Minister of Forestry, Fisheries and the Environment, Barbara Creecy, has emphasised the importance of solutions that will balance energy security in the context of the climate transition to ease the physical and economic risks posed by climate change.
“If we fail to tackle the energy crisis, we know we will not meet our development targets. We will undermine our gross domestic product (GDP), and exacerbate our already high levels of poverty, inequality and unemployment.
“If we fail to mitigate greenhouse gas emissions and build domestic resilience to extreme weather events we risk damage to human health and well- being, built infrastructure, food and water security,” she said on Wednesday.
Addressing the Mining Indaba in Cape Town, the Minister said the issues of energy security and the just transition requires collective efforts and decisive action.
“Equally significant will be ensuring that as our major trading partners transition to greener forms of energy generation and industrial production, South African goods and services, all of which have a high carbon footprint, remain competitive.
“The European Union, a major trade partner is already introducing carbon border tariffs to protect investments in greener production from goods and services produced in carbon intensive economies.
“So understanding the physical and economic risks posed by the climate transition is essential as we start to position ourselves to approach the complex question of balancing energy security in the context of the climate transition,” the Minister said.
Building a low carbon economy
As the country negotiates its way through this complexity, a number of issues should be considered. They include building a low carbon economy; new opportunities for investment, employment and prosperity; regulations; finance and climate justice.
"Our government has never advocated a sudden or precipitous move away from either coal-fired generation or towards a low carbon economy. The National Development Plan and Eskom have talked about attaining net zero emissions by mid-century, nearly thirty years from now," Creecy said.
The Minister said building a low carbon economy and a climate resilient society will not happen overnight.
“It requires wide reaching technological, economic and societal changes. Changes that will build new forms of power generation, attract new investment in our productive processes, prioritise the needs of vulnerable workers, communities and social groupings. It is the task of a generation.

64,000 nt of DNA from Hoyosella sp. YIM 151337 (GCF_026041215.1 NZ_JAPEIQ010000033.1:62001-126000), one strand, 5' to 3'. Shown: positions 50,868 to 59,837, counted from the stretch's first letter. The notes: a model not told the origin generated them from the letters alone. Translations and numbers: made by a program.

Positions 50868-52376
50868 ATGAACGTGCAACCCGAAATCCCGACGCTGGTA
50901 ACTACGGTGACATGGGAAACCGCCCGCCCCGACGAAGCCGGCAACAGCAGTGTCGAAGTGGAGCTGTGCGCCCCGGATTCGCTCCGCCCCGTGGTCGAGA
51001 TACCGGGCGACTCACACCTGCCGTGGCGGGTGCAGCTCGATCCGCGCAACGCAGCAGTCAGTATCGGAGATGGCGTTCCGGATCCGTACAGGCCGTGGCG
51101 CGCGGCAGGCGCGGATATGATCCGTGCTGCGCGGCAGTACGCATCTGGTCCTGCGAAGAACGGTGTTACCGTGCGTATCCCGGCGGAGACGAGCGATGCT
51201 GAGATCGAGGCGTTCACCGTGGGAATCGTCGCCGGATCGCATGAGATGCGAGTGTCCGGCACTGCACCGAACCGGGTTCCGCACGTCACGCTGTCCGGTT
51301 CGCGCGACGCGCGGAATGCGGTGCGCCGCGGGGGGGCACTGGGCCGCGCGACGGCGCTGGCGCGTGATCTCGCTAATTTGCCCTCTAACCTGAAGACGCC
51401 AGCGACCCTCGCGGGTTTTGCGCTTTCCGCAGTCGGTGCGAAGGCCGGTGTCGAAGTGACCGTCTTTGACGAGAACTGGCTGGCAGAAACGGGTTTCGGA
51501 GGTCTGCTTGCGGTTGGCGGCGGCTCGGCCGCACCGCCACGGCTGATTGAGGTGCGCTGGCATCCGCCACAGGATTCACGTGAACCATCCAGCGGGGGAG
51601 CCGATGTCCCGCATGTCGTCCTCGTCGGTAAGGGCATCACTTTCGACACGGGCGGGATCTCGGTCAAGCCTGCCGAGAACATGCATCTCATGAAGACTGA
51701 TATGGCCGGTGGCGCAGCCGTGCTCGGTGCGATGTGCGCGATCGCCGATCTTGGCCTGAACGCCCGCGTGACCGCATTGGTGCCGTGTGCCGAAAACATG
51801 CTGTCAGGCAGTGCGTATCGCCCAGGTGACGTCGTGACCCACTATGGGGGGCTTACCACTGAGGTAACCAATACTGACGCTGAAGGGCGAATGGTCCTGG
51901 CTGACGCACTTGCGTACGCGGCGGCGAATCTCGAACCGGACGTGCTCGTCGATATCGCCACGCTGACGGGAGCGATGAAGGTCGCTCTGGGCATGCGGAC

“This means as many commentators have said coal will remain part of our energy mix into the 2040’s, and improving the energy availability factor of our current power stations is a pressing imperative. But this doesn’t mean that we can just sit back and wait,” Creecy said.
Investing in renewables
She noted that India and China are already developing the biggest renewable generation programmes in the world.
“Yes, they are currently using coal. However, their renewable build tells us that they fully understand the economic transition risks that lie ahead, and they have absolutely no intention of being cut out of future trade markets,” the Minister said.
Addressing the issue of energy security and the just transition will bring in new opportunities for investment, employment and prosperity in the climate transition.
“For the mining sector these have to be in the so-called ‘minerals of the future’ and include rare earth minerals, lithium for battery storage and the platinum value chain where South Africa already has an established advantage.
“Mining houses such as Seriti and Anglo Gold have signalled their commitment to renewable energy by investing in solar and wind powered projects. Last year President Cyril Ramaphosa participated in the launch of the world’s largest hydrogen-powered mining haul truck at Anglo American’s Mogalakwena platinum mine,” the Minister said.
Accordingly, from an energy security perspective, significant opportunity also presents in wind and solar generation, the development of new green liquid fuels and the development of new forms of mining equipment using cutting edge technology in the green hydrogen value chain.
“Finance was one of the most heavily contested issues at COP27 [Conference of Parties] with developing countries putting up a significant battle to attract international support for both mitigation and adaptation. Unfortunately, concrete commitments for all developing countries were not forthcoming.
“In our case, outside of the formal United Nations framework, an initial amount of USD $8.5 billion has been offered by a number of developed countries through a combination of financial instruments including grants and concessional loans as a first small step to help finance the country’s just transition,” the Minister said.
She said prudent use of this initial investment could definitely attract further investment as there is interest and appetite amongst investors.
Climate Change Bill
“To create the necessary certainty to attract investment, and manage competing interests and stakeholders, a clear regulatory framework is required.
“The Climate Change Bill, which has been submitted to Parliament, aims to coordinate an effective climate change response. It supports the development of pathways to a low carbon future with a view to building social, economic, and environmental resilience, and an adequate national adaptation response,” the Minister said.
Last year government adopted the Just Transition Framework pioneered by the Presidential Climate Commission following extensive national consultation.
The framework highlights that climate justice will only be achieved if vulnerable workers and communities are included in identifying the transition challenges and opportunities of low carbon development pathways. –SAnews.gov.za